Guinea-Bissau’s ruling party proposes new PM
Correia, 81, is a veteran of the former Portuguese colony’s struggle for independence and has already headed the government three times since the 1991.
The coup-plagued west African nation has been in turmoil since President Jose Mario Vaz fired prime minister Domingos Simoes Pereira on August 12 over a series of disputes including the naming of a new army chief.
Pereira’s sacking put the head of state at loggerheads with his ruling African Party for the Independence of Guinea and Cape Verde (PAIGC), which denounced the move as a “constitutional coup”.
Pereira announced Correia’s nomination to reporters late on Wednesday after Vaz had announced he was allowing the PAIGC the right to propose a compromise candidate for the premiership.
Correia, the party’s principal vice-president, will become the country’s third prime minister in a little over a month if his nomination is accepted by all sides.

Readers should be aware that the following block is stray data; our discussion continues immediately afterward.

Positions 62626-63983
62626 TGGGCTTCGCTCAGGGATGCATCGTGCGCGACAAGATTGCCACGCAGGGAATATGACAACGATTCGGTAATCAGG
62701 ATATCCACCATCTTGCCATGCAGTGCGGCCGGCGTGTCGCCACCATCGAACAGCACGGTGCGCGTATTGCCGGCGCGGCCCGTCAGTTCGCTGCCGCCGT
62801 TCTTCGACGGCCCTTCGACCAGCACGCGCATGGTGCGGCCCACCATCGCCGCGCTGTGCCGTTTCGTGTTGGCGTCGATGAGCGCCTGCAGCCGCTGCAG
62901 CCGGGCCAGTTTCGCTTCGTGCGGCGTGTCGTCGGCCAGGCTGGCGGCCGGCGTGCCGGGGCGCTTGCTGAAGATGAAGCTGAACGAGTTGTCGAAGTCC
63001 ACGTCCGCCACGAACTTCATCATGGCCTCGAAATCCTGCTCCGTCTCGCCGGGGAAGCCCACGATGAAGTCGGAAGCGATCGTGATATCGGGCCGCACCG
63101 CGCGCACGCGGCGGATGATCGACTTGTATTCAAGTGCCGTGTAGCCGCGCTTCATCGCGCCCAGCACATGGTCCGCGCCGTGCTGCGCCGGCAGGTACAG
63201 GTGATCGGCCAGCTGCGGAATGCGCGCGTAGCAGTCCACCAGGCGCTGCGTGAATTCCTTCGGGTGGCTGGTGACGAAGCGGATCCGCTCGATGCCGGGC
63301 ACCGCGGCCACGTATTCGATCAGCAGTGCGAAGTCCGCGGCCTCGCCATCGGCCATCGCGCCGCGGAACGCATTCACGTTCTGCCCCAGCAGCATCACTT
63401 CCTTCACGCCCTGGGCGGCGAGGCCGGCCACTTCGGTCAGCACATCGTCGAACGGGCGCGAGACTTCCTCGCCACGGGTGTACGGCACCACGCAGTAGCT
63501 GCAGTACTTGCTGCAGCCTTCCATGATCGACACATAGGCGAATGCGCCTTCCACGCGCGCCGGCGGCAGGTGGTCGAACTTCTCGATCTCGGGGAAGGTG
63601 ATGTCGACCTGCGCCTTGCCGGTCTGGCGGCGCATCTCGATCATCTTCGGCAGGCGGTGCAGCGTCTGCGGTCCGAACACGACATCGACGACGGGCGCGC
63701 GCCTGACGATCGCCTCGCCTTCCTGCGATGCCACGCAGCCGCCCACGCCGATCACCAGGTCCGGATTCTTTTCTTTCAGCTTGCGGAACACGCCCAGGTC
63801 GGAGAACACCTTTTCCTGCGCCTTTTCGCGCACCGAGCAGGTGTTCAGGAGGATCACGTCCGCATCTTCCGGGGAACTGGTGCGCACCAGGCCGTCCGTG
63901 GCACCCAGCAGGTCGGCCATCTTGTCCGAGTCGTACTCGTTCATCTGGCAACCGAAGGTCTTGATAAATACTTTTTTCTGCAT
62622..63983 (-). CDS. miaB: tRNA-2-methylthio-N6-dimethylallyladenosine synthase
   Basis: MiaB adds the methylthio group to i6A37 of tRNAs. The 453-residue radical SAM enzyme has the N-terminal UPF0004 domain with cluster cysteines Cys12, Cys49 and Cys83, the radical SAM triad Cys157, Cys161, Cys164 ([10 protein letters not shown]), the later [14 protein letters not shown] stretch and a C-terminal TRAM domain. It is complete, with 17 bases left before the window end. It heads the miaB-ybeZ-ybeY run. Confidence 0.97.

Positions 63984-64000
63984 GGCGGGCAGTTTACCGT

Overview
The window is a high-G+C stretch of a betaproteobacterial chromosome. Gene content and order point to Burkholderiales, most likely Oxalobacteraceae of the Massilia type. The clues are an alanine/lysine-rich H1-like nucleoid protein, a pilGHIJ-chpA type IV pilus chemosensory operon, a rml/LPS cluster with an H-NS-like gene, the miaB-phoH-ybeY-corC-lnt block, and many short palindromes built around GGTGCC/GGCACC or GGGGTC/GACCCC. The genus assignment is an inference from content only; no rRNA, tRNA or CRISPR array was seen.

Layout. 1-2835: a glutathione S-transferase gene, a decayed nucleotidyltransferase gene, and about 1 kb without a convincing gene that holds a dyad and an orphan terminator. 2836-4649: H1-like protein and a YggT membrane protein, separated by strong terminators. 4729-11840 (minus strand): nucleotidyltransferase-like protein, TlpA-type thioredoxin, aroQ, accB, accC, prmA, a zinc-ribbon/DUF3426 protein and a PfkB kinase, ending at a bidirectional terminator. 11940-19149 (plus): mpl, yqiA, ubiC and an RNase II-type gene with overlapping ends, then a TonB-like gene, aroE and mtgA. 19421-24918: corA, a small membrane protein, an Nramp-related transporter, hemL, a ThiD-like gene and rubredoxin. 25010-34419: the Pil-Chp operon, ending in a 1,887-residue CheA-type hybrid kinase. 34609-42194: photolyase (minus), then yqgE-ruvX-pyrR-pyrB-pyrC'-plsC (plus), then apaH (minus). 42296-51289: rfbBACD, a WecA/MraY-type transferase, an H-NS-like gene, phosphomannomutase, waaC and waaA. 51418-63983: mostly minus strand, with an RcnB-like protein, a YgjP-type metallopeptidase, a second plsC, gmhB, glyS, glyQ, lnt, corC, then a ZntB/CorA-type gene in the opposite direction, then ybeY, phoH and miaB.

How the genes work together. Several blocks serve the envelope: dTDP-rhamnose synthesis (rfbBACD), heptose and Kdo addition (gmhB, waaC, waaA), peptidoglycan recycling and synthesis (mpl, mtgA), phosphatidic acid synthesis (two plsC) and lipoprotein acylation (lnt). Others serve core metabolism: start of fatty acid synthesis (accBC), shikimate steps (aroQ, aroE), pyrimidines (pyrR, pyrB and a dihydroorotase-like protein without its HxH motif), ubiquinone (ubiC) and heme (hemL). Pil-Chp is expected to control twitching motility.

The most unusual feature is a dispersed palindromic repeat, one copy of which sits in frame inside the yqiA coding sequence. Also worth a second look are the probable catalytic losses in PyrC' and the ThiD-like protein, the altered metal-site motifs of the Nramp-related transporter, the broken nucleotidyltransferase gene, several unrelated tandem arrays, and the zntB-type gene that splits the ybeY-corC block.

Pereira’s replacement Baciro Dja was forced to resign just three weeks into the job when the Supreme Court declared that his appointment had been unconstitutional.
Instability in Guinea-Bissau, which gained independence from Portugal in 1974 after a war with its colonial power lasting more than ten years, is nothing new.
The country has suffered intermittent unrest since its liberation, as well as a series of military coups attributed largely to the unprecedented bloating of the army after the war.
The chronic volatility has fanned poverty in the country of 1.6 million, with few resources other than cashew nuts and fish, attracting South American drug cartels who turned it into a hub of cocaine trafficking for west Africa.